It then does not really go into detail about the different varieties, but one of the main conclusions they do reach is that there is extremely little (if any that they could detect) phylogenetic difference between the three different varieties. So it would seem that there definitely is acknowledgement of the different varieties of Senita that you have come across, but that within in the scientific field of botany these varieties are not officially recognized - or at least that there is significant discussion about recognition of those or not.
The reference that is found in the text quoted above about the varieties of Lophocereus is as follows:
Lindsay G. 1963. The genus Lophocereus. Cactus and Succulent Journal 35: 176-192, which is the journal of the Cactus and Succulent Society of America. They sell the back issues on DVD on their website. I have so far not been able to find that particular paper on-line in downloadable form.
Lonediver I came across one other scientific article about the varieties of Lophocereus schottii and their origin:
HISTORICAL VICARIANCE AND POSTGLACIAL COLONIZATION EFFECTS ON THE EVOLUTION OF GENETIC STRUCTURE IN LOPHOCEREUS, A SONORAN DESERT COLUMNAR CACTUS. By: JOHN D. NASON J. L. HAMRICK AND THEODORE H. FLEMING. In: Evolution, 56(11), 2002, pp. 2214–2226.
It would seem that this paper would suggest that the varieties came into existence due to isolation of different Senita populations due to geographic isolation caused by contraction of its geographic range during the ice ages of the most recent geologic history. As climate got significantly colder the suitable areas for Senita to survive would decrease and create isolated populations that would expand as climate warmed up and in some areas would have mixed again, while others like on Baja Peninsula remained more isolated. Some of those populations remained isolated long enough from each other to develop a distinct phylo-type (appearance), but as far as I can tell this is not represented by huge genetic differences between the different varieties of Senita. My background is in geology, not biology or genetics, so my understanding of the discussion that involves the detailed genetics and such is limited.
Anyway, very interesting, I will have to try and find some more time try and dig into this further and acquire a few specimens of the different varieties of Senita for the yard!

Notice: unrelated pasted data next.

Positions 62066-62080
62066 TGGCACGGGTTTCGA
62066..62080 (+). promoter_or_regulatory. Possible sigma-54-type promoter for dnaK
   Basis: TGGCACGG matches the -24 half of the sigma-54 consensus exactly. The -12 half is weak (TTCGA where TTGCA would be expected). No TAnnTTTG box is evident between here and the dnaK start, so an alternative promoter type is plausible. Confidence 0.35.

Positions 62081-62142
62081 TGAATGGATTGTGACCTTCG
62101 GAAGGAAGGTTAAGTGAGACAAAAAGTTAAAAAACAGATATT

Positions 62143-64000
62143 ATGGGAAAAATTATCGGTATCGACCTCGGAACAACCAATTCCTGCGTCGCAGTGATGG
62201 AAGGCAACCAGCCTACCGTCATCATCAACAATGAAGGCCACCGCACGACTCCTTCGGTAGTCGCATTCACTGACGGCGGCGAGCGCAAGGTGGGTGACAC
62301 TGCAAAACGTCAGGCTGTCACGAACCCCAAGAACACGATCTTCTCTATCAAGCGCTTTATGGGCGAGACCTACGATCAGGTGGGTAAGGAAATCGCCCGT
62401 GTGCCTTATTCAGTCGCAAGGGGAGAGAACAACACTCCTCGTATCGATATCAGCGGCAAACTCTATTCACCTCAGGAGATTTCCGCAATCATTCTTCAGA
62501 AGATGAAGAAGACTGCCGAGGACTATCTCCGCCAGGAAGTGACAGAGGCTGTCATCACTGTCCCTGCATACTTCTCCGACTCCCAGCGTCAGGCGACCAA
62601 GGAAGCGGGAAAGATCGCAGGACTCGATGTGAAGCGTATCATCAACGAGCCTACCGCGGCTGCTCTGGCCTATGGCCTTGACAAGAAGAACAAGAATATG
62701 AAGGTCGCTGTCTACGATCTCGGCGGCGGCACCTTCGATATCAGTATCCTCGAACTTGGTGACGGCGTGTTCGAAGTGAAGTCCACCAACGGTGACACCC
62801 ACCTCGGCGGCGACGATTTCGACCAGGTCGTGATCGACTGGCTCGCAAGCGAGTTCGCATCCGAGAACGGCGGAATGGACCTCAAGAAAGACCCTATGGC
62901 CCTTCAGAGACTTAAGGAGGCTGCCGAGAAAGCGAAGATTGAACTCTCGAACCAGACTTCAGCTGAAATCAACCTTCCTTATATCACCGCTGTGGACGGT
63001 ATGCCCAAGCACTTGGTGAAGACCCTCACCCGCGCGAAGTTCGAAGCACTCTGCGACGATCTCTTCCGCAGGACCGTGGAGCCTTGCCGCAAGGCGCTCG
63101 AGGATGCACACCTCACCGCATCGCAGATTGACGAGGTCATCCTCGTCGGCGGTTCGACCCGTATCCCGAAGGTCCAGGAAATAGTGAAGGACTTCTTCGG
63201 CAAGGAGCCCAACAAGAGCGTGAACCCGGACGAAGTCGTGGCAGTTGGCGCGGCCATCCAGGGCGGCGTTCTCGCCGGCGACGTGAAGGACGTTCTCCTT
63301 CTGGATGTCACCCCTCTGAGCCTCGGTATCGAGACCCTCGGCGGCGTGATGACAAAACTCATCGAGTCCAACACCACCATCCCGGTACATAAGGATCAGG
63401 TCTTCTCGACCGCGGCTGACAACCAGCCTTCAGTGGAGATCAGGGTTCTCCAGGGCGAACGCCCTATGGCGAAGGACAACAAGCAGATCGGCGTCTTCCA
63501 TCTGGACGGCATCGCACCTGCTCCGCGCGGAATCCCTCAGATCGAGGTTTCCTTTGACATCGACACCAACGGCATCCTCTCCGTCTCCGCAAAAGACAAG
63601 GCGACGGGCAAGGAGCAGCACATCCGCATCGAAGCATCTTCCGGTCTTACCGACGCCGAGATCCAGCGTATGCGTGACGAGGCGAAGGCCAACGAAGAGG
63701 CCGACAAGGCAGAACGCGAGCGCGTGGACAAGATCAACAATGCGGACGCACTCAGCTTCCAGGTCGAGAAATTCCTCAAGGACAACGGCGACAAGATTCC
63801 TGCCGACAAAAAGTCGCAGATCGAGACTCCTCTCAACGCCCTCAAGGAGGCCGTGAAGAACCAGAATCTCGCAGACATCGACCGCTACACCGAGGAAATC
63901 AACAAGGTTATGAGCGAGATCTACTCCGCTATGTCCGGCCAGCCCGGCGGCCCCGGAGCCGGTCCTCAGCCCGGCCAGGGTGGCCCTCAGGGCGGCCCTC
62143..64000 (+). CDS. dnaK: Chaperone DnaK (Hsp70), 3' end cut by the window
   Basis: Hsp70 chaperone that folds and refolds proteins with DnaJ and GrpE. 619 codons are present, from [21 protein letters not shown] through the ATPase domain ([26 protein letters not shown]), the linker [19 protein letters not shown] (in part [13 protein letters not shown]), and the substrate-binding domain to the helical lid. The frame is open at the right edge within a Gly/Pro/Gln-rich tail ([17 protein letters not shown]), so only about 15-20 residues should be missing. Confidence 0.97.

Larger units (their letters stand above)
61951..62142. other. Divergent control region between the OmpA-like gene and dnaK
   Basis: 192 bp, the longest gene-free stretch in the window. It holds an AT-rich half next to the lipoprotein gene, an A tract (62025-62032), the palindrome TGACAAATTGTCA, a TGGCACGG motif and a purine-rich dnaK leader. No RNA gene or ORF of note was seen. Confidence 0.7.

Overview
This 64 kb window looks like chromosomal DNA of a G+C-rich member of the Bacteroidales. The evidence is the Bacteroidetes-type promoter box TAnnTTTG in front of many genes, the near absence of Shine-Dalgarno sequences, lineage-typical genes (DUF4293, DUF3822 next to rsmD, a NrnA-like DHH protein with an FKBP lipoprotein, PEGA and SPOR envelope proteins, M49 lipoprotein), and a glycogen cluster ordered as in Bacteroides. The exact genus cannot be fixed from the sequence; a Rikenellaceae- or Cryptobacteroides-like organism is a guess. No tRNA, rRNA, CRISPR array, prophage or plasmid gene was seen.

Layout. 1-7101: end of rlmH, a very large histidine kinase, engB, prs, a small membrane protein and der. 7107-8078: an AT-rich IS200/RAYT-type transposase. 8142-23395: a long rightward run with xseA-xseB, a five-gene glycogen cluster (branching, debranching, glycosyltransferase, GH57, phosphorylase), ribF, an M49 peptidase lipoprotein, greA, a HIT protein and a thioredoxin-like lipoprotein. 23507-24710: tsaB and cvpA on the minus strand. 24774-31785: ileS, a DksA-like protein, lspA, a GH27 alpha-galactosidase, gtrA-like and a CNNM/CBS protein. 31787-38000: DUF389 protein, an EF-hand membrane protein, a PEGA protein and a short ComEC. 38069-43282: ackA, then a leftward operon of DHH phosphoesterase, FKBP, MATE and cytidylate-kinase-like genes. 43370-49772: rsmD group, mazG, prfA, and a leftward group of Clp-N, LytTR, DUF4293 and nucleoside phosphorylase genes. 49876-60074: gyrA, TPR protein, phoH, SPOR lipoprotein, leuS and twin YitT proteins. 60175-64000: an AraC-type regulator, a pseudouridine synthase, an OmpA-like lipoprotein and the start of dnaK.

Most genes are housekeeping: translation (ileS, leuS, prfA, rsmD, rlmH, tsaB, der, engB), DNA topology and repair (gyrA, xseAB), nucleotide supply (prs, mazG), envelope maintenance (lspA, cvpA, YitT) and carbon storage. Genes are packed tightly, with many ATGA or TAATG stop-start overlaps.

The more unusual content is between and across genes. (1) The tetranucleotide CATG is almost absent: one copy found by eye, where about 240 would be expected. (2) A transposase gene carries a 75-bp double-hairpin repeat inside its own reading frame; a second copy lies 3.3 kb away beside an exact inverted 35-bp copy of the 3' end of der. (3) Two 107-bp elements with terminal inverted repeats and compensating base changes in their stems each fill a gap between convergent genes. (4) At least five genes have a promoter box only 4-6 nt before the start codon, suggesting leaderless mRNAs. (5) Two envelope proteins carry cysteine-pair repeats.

mcvansoest, this is some of the best reading I have ever seen on DG. It is easily readable, but I can't be positive that I understand much of it. I come from a totally different background (s) but I have always found information like you have shared above interesting. Does this make sense to you? I am not being wise or snide. I do have some of books on Cactus and similar plants but I don't have time to re-read and study them. Too many other interests. It would probably help my gardens vastly if I knew more. But I love the way you summarized your readings. Xuling
Hi xuling, thanks and I understand what you are saying, as I wrote above this genetics and scientific botany stuff also challenges me, not my field of expertise, but the stuff about the geographical isolation during some of the recent ice ages touches directly upon geologic subject matter, which is my area of expertise (I work at a research university - ASU), so I could understand enough of what they were saying in those articles to make a little bit of sense out of it.
It is interesting though that we plant enthusiasts and the nursery owners who sell us the specimens, all clearly see these different Senitas as distinct, but that on a purely scientific level there is significant discussion about recognizing these varieties or not, with what appears to be the majority of specialists leaning towards not recognizing them, because apparently they are genetically not different enough.
My search was not exhaustive though, so who knows, a lot might have changed since those two papers were published...